The Royal Mint is building a plant to turn electronic waste into gold

While the amount of global electronic waste is surging, less than 20% is currently recycled. Soon, The Royal Mint in the UK will be pitching in by extracting gold from discarded laptops and mobile phones.

Using a chemical process developed by Calgary-based Excir, it will be able to recover over 99% of the precious metals found in circuit boards. When its new plant in South Wales is fully operational in 2023, The Royal Mint expects to process up to 90 metric tons of circuit boards every week, all sourced from the UK and providing hundreds of kilograms of gold per year.

The plant will support around 40 jobs — The Royal Mint is reskilling existing employees and hiring new chemists and engineers.

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The amount of e-waste created by our collective consumption is gargantuan — by 2030, the global total is likely to be 74.7 million metric tons. Most of that is currently offloaded to other countries; for a more sustainable approach, we need to start processing more discarded gadgets domestically.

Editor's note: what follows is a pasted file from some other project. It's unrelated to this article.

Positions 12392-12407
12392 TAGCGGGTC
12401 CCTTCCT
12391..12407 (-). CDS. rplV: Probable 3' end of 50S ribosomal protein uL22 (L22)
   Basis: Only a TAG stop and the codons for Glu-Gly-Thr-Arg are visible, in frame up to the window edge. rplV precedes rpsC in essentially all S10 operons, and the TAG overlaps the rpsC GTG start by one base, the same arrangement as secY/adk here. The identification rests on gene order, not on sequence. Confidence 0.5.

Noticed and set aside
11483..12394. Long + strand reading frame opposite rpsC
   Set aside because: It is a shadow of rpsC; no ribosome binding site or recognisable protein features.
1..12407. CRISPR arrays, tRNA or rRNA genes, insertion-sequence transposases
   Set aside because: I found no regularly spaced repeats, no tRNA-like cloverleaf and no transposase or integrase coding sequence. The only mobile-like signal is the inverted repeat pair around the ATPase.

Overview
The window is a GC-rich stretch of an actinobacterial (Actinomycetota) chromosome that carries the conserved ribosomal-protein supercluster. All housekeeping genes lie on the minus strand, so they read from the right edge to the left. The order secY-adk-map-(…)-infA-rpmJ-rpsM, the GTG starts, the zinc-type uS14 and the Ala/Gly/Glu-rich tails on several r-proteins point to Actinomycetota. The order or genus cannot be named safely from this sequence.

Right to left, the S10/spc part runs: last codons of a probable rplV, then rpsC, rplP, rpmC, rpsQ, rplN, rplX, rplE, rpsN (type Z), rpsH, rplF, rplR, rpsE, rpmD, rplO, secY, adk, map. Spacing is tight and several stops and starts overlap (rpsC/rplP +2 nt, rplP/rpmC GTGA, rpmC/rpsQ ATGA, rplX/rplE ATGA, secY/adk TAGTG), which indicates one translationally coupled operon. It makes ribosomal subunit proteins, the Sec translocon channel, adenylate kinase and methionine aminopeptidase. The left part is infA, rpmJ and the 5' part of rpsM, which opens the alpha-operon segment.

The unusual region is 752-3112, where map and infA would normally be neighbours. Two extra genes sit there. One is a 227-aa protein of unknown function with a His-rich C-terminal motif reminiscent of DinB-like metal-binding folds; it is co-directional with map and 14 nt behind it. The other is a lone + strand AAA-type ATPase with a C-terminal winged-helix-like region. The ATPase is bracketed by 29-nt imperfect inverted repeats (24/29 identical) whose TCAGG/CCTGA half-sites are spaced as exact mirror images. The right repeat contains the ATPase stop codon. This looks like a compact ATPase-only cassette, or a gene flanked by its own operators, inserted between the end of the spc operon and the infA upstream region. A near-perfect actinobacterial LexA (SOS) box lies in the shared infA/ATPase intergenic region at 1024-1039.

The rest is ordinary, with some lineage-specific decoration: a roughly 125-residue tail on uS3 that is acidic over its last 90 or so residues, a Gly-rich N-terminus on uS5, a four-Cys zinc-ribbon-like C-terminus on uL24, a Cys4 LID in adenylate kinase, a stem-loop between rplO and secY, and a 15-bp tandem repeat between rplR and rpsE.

As Sean Millard, Chief Growth Officer at The Royal Mint, explains: "We estimate that 99% of the UK's circuit boards are currently shipped overseas to be processed at high temperatures in smelters. As the volume of electronic waste increases each year, this problem is only set to become bigger. When fully operational our plant will be the first of its kind in the world — processing tons of electronic waste each week, and providing a new source of high quality gold direct to The Royal Mint."

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